BEIJING - Cosmetic industry experts in China are striking an alarmist tone over the stepped-up efforts by multinational corporations in recent years to acquire domestic skincare brands.
"Foreign cosmetics and healthcare brands account for more than 70 percent of (China's) market share, which is very startling as they occupy almost all the high-end markets. And many of them are now expanding into the middle- and low-end markets," said Zhang Tiecheng, director of the China Association of Fragrance, Flavor and Cosmetics Industry.
A report by Guolian Securities Co Ltd said sales revenue of China's cosmetics and healthcare industry has been booming with annual sales of 200 billion yuan ($30.2 billion) in 2009. That total ranks China second in Asia after Japan. China's cosmetics market has been growing at an annual rate of 12 percent in recent years, in line with growing demand for makeup and skincare.
But the report also said that only a few Chinese cosmetics companies have managed to gain a foothold in the high-end market, which has recently been dominated by international giants such as Procter & Gamble, L'Oreal, Shiseido and Unilever.
Industry experts are worried that "an invasion" by international giants, as they put it, in the personal care market will force domestic brands to lose more and more ground in the market.
"The domestic companies are competing with brands from all over the world, but they are far less competitive. It's not because domestic products are inferior to foreign brands in terms of quality, but they have few ways of doing the kind of advertising that international brands can," said Xu Jingquan, secretary-general of the All-China Federation of Industry and Commerce (ACFIC).
Following French cosmetic giant L'Oreal SA's acquisition of a number of Chinese brands, such as Mininurse in 2003 and Yue-Sai in 2004, more foreign giants have looked to China to acquire local skincare brands.
The successful bid for Mininurse, a skincare brand of Shenzhen-based Raystar Cosmetic Co in 2003, is helping L'Oreal gain access to the middle- and low-end market with about a 90 percent recognition among Chinese consumers.
L'Oreal's purchase of Yue-Sai allowed the international company to acquire more than 800 outlets in 240 cities and a Shanghai factory to tap into China's medium-end makeup market.
Yue-Sai, founded in 1992 by Chinese-American Yue-Sai Kan, had been China's biggest cosmetic distributor.
"The acquisition was an outstanding opportunity to speed up our growth in the Chinese market," said Lindsay Owen-Jones, L'Oreal's chairman and chief executive officer.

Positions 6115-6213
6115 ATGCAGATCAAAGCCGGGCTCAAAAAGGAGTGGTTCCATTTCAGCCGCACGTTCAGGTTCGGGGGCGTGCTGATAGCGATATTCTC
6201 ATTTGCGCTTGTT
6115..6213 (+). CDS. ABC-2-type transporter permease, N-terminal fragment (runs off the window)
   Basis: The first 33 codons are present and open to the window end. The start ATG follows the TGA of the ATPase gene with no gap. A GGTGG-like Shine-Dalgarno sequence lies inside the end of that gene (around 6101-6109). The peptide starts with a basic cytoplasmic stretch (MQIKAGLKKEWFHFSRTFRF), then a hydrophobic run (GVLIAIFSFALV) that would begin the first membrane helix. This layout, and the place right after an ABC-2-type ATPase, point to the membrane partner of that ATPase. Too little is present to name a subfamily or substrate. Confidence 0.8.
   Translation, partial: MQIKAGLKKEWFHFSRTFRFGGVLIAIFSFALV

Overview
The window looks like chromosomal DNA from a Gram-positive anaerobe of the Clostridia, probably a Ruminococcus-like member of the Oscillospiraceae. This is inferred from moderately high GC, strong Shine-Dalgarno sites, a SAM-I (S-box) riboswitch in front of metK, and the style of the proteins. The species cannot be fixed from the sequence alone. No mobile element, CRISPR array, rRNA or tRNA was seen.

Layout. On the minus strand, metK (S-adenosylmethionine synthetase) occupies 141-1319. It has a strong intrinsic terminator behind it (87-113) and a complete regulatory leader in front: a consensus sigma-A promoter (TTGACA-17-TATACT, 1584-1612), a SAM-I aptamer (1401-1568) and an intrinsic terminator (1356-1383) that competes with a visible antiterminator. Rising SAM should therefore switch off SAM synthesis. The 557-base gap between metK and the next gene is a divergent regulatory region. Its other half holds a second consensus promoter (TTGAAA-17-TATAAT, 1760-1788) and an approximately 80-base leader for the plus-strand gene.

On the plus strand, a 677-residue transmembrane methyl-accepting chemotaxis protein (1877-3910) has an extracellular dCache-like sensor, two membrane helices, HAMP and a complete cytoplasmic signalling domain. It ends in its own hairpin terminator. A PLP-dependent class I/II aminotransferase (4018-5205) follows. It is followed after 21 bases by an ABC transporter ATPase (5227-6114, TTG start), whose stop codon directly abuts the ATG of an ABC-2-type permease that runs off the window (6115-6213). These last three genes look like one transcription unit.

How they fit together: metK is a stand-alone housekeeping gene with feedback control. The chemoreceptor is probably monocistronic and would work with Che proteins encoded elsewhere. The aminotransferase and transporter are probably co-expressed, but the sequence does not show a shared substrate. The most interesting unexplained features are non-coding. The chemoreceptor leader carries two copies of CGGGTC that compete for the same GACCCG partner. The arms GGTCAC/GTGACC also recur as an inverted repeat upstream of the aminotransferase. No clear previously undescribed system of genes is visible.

In 2007, Johnson & Johnson, the US-based consumer goods producer, acquired Beijing Dabao Cosmetic Co Ltd, China's largest cosmetics manufacturer that year, in a move that shocked the skincare industry.
So why aren't domestic brands succeeding against the multinational firms? Xu Jingquan said it comes down to name recognition. International brands, because they are well known, are more welcome than domestic brands to enter shopping malls.
"It's extremely hard for Chinese companies to enter the high-end market as there's a huge entrance fee for them to pay to shopping mall operators, which is easy for these international players," Xu said.
Yu Xueling, general-secretary of Guangdong Cosmetic and Healthcare Chamber, said among 4,000 domestic enterprises, only 5 percent have the financial wherewithal to have a presence in a high-end department store.
"It's too much cost for the domestic companies to enter the department stores," said Yu. "Even if they do, few are able to survive."
Zhang Xiaodong, a trade analyst with the China Information Center of Daily Chemical Industry, said domestic companies are "falling short in innovation and sustainable development as they face fierce competition from international companies".
But the acquisitions are not looked upon unfavorably by all experts.
Yang Zhifang with the Beauty and Cosmetics Chamber with the ACFIC said in an interview with Beijing News that Johnson & Johnson's acquisition for Dabao shouldn't be regarded as a business failure. Instead, he said, it shows that China's cosmetics and healthcare industry is on the way to becoming mature and that consumers will benefit from the product quality at a reasonable price.